McLean John


by Margaret (McLean) Fayant and brother Lloyd

Our father, John McLean, always told us that he was born at Whitemud Creek near Edmonton, Alberta in 1888. Our grandfather's name was Donald McLean; he was Scottish. Grandmother McLean's name was Melanie (Cardinal). Mother's maiden name was Mary Ladroute; she was born in 1894 at St. Albert, also near Edmonton. Grandfather, Joseph Ladroute, married Josephine Callioux. They were French-Canadian; grandmother was also part Iroquois.

Daddy came to St. Paul, Alberta when he was twenty- one. His main source of income was hunting and trapping. He loved outdoors and never cared for town life, although he did enjoy playing pool. In fact he was something of a gambler. He also went out surveying. It was in St. Paul that he and mother met and were married in 1917. His birthday was on January 15th and hers the 16th. He filed on a homestead around Three Mile Lake, south of St. Paul. That is where all of us children were born, and all except Big John and I, Margaret, went to Many Lakes School.

In October 1937 Daddy decided to leave the homestead to live at Fishing Lake Colony, so he came down and built a house and stable; then came for the rest of us. We traveled by team and sleigh with a hayrack. Daddy set up a tent inside the rack and put an air-tight heater in it so we didn't suffer, although it was cold. Another team with a hayrack load of household effects and farm equipment followed, trailed by several head of cattle. It took three or four days to make the sixty-odd mile trip.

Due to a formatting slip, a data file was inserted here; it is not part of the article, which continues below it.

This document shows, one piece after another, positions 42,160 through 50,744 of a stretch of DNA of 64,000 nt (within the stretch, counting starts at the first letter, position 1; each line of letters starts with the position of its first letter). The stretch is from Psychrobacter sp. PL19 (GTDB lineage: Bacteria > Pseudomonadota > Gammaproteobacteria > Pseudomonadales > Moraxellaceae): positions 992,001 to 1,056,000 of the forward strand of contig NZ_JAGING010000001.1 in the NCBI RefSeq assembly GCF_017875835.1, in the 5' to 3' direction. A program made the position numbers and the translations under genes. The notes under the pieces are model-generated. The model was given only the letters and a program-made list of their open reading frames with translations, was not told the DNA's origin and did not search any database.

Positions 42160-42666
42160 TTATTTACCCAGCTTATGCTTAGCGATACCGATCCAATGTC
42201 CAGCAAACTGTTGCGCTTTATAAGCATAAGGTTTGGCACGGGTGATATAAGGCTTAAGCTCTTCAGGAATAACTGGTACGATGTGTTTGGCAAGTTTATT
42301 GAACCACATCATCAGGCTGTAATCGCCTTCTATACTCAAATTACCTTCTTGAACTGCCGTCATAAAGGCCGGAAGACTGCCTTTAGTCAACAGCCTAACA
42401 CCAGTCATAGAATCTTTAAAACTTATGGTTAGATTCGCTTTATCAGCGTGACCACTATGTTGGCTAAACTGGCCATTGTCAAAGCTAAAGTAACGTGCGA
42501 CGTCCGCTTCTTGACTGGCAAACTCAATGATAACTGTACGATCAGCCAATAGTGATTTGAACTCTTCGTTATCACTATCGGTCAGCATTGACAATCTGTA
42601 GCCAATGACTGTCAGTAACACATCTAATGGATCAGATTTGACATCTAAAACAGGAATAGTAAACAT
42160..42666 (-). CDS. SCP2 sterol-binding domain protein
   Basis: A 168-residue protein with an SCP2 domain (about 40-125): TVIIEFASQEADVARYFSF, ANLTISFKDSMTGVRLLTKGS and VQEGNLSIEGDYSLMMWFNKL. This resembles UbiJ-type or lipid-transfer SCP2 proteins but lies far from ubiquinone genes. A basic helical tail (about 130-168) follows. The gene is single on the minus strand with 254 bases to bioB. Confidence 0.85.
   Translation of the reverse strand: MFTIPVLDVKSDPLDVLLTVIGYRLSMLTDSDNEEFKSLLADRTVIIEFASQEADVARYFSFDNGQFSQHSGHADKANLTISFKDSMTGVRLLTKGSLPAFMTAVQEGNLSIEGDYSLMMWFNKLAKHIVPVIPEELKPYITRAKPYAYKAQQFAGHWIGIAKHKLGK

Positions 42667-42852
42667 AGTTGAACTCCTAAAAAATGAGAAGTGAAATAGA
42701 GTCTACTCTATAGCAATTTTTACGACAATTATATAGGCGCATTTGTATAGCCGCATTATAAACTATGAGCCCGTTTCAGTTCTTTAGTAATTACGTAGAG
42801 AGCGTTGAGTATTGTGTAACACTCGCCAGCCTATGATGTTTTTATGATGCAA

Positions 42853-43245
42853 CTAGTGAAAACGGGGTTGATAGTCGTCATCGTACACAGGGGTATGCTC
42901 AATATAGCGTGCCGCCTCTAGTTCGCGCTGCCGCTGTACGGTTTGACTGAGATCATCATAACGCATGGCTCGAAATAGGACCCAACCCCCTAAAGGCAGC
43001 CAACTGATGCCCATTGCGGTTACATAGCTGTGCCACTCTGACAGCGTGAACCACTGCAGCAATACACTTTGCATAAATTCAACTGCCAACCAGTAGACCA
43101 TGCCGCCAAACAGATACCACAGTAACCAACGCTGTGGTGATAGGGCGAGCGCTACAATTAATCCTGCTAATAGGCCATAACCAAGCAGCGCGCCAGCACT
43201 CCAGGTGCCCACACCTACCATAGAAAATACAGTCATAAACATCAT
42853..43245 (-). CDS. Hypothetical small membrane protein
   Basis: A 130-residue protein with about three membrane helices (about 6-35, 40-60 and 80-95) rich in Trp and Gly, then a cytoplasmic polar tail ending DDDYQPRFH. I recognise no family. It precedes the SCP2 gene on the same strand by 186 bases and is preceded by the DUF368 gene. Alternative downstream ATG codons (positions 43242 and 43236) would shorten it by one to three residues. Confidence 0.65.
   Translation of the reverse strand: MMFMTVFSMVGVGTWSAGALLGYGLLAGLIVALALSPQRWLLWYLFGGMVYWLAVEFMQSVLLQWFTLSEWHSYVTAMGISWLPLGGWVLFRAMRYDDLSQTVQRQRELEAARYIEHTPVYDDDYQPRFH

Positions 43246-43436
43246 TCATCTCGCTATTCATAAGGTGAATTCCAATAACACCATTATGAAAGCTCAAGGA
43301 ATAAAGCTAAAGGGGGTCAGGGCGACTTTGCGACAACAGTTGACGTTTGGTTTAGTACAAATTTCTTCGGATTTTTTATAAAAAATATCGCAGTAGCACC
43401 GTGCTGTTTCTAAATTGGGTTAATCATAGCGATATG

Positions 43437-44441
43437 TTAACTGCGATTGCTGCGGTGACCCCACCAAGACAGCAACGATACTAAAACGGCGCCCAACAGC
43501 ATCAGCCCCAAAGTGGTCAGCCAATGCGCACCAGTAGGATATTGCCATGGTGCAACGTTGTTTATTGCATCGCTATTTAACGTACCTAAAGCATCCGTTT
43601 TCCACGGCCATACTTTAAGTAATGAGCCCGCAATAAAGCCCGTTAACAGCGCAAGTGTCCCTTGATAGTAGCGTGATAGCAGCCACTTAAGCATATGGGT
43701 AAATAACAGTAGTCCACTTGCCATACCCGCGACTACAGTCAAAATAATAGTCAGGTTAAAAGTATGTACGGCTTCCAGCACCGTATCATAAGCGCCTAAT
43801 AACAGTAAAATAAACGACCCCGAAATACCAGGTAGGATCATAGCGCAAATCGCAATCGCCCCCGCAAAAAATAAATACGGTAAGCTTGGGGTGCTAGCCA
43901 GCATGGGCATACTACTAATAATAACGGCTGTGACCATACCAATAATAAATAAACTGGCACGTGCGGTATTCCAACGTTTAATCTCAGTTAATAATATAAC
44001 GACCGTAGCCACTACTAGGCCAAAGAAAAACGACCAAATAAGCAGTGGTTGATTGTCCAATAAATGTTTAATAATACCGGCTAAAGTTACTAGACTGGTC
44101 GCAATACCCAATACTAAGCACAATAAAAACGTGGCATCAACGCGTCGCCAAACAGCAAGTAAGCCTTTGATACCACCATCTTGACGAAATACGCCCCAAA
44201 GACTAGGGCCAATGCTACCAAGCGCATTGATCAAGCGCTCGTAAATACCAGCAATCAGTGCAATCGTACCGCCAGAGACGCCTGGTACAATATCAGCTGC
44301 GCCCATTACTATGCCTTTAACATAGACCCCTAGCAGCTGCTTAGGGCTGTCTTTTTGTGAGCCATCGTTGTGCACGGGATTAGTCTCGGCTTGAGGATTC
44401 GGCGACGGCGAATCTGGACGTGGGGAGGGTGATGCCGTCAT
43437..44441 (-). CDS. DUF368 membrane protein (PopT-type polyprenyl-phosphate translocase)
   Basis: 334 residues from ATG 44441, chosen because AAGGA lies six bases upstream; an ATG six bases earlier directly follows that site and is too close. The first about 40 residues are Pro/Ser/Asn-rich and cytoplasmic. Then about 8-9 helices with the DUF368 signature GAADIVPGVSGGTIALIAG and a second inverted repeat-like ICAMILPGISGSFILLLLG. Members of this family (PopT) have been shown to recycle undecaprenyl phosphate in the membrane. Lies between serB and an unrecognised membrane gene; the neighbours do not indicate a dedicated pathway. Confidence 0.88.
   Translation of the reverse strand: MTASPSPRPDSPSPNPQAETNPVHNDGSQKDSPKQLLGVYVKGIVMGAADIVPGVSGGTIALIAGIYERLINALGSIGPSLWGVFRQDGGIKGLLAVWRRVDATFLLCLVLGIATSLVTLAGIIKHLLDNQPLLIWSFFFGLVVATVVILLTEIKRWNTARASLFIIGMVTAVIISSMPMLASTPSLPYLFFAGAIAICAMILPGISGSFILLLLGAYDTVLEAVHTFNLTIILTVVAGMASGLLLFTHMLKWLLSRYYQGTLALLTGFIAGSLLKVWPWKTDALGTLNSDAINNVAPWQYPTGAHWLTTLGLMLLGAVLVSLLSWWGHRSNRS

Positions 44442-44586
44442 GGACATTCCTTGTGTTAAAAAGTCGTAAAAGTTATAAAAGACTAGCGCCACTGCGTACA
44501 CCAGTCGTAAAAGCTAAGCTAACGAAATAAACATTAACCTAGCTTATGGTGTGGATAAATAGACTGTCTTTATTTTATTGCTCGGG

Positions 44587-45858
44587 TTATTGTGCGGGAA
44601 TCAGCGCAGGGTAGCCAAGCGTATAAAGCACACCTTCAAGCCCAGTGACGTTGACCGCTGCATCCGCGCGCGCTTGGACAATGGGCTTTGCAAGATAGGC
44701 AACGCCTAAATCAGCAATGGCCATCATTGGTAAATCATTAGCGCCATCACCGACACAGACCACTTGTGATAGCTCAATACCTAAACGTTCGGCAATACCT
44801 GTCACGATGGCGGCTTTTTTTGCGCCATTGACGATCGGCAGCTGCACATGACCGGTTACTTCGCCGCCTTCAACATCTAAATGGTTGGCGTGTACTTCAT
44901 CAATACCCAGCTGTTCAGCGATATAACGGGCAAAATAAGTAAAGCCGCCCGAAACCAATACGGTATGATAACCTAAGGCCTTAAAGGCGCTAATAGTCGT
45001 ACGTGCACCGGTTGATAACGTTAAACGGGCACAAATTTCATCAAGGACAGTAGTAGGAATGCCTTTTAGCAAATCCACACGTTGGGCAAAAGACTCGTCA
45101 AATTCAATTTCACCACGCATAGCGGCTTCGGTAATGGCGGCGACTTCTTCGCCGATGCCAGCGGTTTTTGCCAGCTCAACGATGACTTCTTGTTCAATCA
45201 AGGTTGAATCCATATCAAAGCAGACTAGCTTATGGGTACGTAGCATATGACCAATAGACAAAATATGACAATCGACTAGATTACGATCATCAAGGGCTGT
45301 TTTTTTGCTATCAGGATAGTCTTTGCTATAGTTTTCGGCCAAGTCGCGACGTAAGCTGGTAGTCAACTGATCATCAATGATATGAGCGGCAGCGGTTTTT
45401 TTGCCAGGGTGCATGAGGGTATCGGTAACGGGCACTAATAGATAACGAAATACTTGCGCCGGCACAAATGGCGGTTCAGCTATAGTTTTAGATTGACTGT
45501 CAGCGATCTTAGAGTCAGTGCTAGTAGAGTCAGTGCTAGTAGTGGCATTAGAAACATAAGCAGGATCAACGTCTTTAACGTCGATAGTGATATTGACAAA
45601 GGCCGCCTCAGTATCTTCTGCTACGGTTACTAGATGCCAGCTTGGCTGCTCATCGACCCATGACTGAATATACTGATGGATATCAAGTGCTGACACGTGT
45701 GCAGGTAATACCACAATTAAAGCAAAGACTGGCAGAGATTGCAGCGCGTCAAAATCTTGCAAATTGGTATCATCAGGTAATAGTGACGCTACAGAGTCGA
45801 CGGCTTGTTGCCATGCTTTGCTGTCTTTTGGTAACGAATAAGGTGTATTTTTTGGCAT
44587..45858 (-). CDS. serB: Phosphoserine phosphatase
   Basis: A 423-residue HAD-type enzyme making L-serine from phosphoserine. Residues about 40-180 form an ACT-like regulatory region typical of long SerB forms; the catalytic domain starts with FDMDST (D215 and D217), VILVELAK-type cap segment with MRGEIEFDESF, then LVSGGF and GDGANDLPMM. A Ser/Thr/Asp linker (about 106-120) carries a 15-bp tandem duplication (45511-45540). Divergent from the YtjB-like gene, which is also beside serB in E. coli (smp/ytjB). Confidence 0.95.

After we got settled we had time to see our neighbors; some we had known in St. Paul, and some new, who soon became our friends. We had to travel to Frog Lake post office for mail, and the store where we bought supplies was just up the hill, across the road from the post office. This was about twelve miles from home. Big John and I went to the Fishing Lake School which, at that time, was inspected by the St. Paul School Division Inspector, Mr. Gibeau. Later it became Northland School Division No. 61. Not very long after we came our seventeen year old brother Lawrence was drowned in Fishing Lake.

Daddy used to set out nets in the lake and traded fish to the farmers in the outlying districts for potatoes and other supplies. We older boys went out to work. In 1965 we hooked onto Canadian Utilities power. We really appreciated the convenience of electricity. Meantime we had both grown up and married; I to Irvin Fayant, son of Mr. and Mrs. Pete Fayant of Fishing Lake, and Lloyd to Elsie Granger, daughter of Mr. and Mrs. Abe Granger of Frog Lake. I remember the day in June when the A.G.T. workers came and installed the phone for Irvin and I, at eleven o'clock in the morning, when we were rushing around getting the family ready to go to the Lea Park Rodeo which always started promptly at one o'clock.

Mother passed away on September 18, 1959 and we laid her to rest in St. Eugene Cemetery at Fishing Lake. Daddy has his own little house in the Colony. Now at eighty-eight years his health is failing but he says he is going to spend the rest of his life right here. Of their children, Alice never came to Fishing Lake with us but has lived all her life in St. Paul. She married Harry Laboucane and they have nine children. Archie and his wife Helen (Smith) lived in Brosseau, Alberta until two years before he passed away in 1973. There are two children. Before his passing his last words were asking that he be buried beside Mother. Elizabeth, whom we always called Daisy, married Alex Flamand and raised eight children. Alex passed away about six years ago and Daisy is now the wife of Henry Stark and lives at St. Paul. Big John married Bertha Gladue, has two children and lives at Edmonton. Elsie and I live at Whitecourt, Alberta; we have seven children. Margaret and Irvin are living at Fishing Lake and have a family of six.